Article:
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The Westone was snazzier, and the Ovation was the envy of my peers.

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Chick magnets!

My only amplifier was a Crate 20w solid-state combo that I had gotten when I was about fourteen. It didn’t sound very good, so my bassist (who was really a guitarist) let me use his Gallien Krueger 250ML amp. We ran it directly into the PA system via the microphone cable output on the back. Combined with the handful of cranky old effects pedals I had picked up, it sounded enormous. The Crate amp got used for my acoustic.

Image result for Crate CR-112   Image result for gallien krueger 250ml

It would be several more years before I would discover what a real tube amp could do.

Before the gig, I spent about $30 on three guitar stands, reasoning that a real gigging guitarist needed stands for his guitars. That way they would be within reach on stage, without lying on the floor (bad idea), leaning against something (risky), or sitting in their cases (inconvenient). I’ll never forget how cool my side of the stage looked with my three guitars on stands, plus two (dorky little solid-state) amps stacked one atop the other. Thus began my process of buying gear for gigs. THAT purchase was sensible. Subsequent purchases might not have been so practical.

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Somewhere along the way, the allure of expensive solutions appeared. A few years passed. Now I had a great Stratocaster… but it wasn’t American. Now I had a great amp… but it wasn’t vintage. I got great sounds from my modern effects processor, but… it lacked vibe. So I got a vintage amp and some vibey pedals. By dumb luck (really- the singer was my friend’s little sister. Some other friends started producing an album with her, and I recorded some guitar tracks as a favor), I ended up in a band that got a lot of attention. As a result, “tapers” came to our shows and recorded our performances. Today, I have a small collection of those recordings, and, in listening back, I honestly cannot tell you what gear I was using.

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At the time, I reached the conclusion that I needed “pro gear” to be considered a pro; and if I was considered a pro, THEN surely I would get more pro gigs. This led me to a lot of bad purchase decisions, basically in an attempt to buy my fame and fortune, one gadget at a time. I observe this trend running rampant today.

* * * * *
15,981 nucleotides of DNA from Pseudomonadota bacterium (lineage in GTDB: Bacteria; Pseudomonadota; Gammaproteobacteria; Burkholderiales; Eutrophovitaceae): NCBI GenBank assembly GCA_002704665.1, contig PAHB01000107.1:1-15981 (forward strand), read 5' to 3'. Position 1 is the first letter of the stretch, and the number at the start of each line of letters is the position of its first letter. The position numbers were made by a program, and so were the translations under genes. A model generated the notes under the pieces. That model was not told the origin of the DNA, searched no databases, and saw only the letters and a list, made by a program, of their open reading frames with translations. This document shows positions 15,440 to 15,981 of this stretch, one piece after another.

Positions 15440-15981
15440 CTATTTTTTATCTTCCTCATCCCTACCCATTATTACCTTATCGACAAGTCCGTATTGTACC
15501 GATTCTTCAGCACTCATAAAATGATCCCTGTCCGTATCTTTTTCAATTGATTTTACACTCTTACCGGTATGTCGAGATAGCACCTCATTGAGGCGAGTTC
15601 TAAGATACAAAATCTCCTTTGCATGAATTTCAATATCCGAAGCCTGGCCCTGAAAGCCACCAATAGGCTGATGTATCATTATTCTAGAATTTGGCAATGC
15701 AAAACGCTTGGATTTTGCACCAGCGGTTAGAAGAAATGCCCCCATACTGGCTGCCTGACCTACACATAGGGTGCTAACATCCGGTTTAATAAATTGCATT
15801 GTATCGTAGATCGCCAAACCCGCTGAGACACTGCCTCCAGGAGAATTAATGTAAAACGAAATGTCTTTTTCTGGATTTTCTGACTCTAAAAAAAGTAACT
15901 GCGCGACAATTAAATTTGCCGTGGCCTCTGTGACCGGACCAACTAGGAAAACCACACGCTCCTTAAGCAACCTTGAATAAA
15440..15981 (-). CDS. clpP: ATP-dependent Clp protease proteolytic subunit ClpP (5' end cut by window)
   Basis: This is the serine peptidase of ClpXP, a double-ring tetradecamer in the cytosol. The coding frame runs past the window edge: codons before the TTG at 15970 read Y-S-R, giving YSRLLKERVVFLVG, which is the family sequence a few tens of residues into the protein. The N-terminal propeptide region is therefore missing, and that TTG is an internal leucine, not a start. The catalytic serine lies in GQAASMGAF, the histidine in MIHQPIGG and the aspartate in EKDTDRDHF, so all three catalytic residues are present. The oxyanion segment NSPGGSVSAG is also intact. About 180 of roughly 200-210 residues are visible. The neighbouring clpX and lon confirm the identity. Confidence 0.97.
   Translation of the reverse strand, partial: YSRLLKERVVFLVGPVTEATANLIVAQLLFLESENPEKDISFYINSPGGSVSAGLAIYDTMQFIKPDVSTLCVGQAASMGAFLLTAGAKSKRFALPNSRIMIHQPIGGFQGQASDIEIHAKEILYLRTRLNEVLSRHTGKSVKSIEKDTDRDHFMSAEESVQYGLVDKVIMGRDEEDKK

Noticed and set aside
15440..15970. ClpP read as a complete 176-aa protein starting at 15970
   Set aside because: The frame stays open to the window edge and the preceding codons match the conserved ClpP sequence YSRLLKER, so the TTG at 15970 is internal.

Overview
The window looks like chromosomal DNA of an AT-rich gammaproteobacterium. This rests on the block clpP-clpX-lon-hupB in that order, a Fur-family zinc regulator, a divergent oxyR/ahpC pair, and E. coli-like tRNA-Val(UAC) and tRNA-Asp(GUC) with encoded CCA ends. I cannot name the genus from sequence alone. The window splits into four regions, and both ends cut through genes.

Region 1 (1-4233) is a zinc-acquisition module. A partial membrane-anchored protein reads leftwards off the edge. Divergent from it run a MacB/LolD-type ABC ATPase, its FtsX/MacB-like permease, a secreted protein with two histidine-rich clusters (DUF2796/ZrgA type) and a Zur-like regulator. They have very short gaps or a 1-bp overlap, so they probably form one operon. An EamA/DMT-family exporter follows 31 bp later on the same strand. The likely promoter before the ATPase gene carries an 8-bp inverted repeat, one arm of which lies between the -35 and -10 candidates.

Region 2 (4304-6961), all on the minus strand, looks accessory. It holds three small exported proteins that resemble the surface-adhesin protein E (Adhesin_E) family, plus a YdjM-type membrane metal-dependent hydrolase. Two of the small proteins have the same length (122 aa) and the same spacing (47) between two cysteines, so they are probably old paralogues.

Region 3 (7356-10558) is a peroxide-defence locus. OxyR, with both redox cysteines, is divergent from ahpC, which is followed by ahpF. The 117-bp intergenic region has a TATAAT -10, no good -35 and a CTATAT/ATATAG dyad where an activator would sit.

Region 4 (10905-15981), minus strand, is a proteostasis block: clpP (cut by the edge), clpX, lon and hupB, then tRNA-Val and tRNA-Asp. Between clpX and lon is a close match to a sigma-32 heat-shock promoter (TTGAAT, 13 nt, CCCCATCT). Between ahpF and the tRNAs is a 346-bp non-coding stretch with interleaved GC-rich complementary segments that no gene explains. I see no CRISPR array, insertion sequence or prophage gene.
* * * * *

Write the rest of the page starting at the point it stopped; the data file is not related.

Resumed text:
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Two things: (1.) This guy should get some stands. (2.) I may or may not have a room that looks like this.

I haven’t played a “real” gig in a while. I work for a church with an approximately 3000-person congregation, and find myself on stage there pretty consistently. Between that and my own studio work, I am pretty content. Nonetheless, I think about booking a live gig here or there, but to do that, I imagine all sorts of needs: I surely NEED a high end vocal mic. Definitely, I will NEED expensive pickup solutions and preamps for my acoustic guitars. I have a small PA, but I will NEED monitors for it. Even though my 1941 Epiphone archtop has traveled in a gig bag since I bought it in 1997, I’m going to NEED a hard case for it.

I haven’t booked a single gig yet, and already I’m buying a microphone, pickups and preamps, monitors, and a case. See how that works?

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A few weeks ago, I was gear-porning on Sweetwater.com, looking at studio mics, upgrades for my pedalboard, some VST plugins, and even a couple of instruments. I got up to get a drink, and when I came back to my computer, the lust-spell had been broken. I closed each shiny browser tab, saying “Nope,” “Nope,” “Nope.” “I don’t need this yet.” That’s when the wisdom landed in my lap.

“Don’t buy gear for a gig you don’t have.”

Have you ever imagined a need for a piece of music gear? Was it an instrument, amplifier or another gadget? Did you buy it? If so, did it really solve your problems? How about real solutions? Have you ever bought something that was a perfect solution? What was it?

Share your thoughts!